## Extract

The new quantum mechanics consists of a scheme of equations which are very closely analogous to the equations of classical mechanics, with the fundamental difference that the dynamical variables do not obey the commutative law of multiplication, but satisfy instead the well-known quantum conditions. It follows that one cannot suppose the dynamical variables to be ordinary numbers (c-numbers), but may call them numbers of a special type (q-numbers). The theory shows that these q-numbers can in general be represented by matrices whose elements are c-numbers (functions of a time parameter). When one has performed the calculations with the q-numbers and obtained all the matrices one wants, the question arises how one is to get physical results from the theory, *i. e.,* how can one obtain c-numbers from the theory that one can compare with experimental values ? Hitherto this has been done with the help of a number of special assumptions. In Heisenberg’s original matrix mechanics it was assumed that the elements of the diagonal matrix that represents the energy are the energy levels of the system, and the elements of the matrix that represents the total polarisation, which are periodic functions of the time, determine the frequencies and intensities of the spectral lines in analogy to the classical theory. Schrodinger’s wave representation of the quantum mechanics has provided new ways of obtaining physical results from the theory, based on the assumption that the square of the amplitude of the wave function can in certain cases be interpreted as a probability. From this assumption one can, for instance, work out the probability of a transition being produced in a system (or the number of transitions produced in an assembly of like systems) by an arbitrary external perturbing force, and can thus, by supposing the perturbation to consist of incident radiation, obtain directly Einstein’s B coefficients. Again in Born’s treatment of collision problems it is assumed that the square of the amplitude of the wave function scattered in any direction determines the probability of the colliding electron (or other body) being scattered in that direction.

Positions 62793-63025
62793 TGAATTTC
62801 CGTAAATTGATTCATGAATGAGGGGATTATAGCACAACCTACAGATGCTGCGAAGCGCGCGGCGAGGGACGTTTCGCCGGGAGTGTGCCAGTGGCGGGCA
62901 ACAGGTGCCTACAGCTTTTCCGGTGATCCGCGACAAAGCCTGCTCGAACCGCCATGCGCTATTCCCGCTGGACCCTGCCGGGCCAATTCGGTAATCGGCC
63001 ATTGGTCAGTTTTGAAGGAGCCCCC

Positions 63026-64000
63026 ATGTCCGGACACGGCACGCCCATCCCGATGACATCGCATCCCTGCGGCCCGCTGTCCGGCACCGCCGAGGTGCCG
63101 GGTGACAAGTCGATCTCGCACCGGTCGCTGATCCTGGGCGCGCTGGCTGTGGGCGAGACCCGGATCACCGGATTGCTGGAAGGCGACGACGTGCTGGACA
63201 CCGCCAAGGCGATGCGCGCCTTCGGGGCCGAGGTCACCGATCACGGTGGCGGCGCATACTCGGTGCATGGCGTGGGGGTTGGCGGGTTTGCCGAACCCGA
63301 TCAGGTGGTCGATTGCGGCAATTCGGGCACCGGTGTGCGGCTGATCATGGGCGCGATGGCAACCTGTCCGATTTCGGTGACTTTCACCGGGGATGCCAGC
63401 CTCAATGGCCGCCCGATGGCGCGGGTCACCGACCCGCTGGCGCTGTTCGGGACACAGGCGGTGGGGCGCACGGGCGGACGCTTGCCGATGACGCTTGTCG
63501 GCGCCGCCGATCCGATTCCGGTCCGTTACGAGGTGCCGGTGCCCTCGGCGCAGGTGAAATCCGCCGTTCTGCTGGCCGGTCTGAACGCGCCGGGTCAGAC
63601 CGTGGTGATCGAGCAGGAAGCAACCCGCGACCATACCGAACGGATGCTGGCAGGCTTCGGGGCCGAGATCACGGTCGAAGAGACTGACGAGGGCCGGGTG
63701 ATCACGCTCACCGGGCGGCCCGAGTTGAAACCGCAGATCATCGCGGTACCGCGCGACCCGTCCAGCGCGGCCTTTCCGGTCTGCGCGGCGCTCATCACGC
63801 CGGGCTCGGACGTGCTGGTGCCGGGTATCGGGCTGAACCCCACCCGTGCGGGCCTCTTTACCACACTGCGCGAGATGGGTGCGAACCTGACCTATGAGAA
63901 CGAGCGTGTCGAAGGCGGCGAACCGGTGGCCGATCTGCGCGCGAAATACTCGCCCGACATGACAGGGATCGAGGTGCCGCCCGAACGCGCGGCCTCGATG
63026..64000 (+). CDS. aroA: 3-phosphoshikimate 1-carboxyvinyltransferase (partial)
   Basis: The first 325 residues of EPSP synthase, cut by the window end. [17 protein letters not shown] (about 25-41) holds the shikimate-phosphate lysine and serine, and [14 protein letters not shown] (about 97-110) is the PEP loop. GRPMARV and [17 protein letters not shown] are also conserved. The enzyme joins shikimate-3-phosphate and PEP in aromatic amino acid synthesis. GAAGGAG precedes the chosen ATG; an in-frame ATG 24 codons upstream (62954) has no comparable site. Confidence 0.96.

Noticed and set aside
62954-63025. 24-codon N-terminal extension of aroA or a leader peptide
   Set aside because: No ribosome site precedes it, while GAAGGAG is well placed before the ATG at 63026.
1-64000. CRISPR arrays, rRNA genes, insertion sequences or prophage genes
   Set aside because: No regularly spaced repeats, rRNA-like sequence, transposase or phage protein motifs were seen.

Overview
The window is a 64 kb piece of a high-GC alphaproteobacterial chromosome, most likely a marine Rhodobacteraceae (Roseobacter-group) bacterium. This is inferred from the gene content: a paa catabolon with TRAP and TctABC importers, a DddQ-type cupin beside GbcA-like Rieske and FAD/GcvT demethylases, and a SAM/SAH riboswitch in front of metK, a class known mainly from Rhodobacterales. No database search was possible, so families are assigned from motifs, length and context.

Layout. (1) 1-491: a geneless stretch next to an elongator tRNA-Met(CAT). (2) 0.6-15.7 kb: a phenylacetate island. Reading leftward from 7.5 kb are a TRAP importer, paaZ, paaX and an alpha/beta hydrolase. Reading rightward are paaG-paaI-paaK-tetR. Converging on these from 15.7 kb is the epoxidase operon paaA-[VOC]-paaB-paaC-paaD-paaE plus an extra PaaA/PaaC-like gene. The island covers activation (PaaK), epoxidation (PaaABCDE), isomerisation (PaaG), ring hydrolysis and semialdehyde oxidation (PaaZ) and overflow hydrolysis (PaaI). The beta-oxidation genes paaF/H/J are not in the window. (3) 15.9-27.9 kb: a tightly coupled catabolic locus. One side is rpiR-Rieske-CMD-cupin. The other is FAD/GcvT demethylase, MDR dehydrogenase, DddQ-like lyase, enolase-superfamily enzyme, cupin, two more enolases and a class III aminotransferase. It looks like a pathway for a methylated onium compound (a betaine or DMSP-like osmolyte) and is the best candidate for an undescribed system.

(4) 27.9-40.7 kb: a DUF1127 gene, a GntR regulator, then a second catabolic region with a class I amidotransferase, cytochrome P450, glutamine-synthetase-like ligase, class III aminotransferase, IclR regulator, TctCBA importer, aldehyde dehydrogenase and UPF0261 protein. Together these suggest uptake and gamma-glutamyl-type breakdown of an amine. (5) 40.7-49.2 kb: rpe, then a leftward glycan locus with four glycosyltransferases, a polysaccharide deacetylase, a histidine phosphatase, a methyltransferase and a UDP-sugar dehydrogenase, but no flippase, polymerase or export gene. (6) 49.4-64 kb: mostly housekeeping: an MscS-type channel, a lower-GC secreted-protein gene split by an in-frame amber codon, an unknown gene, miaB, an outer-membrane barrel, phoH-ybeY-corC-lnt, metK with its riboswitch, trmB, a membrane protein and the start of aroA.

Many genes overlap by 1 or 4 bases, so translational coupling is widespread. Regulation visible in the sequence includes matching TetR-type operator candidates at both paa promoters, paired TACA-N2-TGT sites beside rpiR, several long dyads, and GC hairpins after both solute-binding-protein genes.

## Footnotes

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- Received December 2, 1926.

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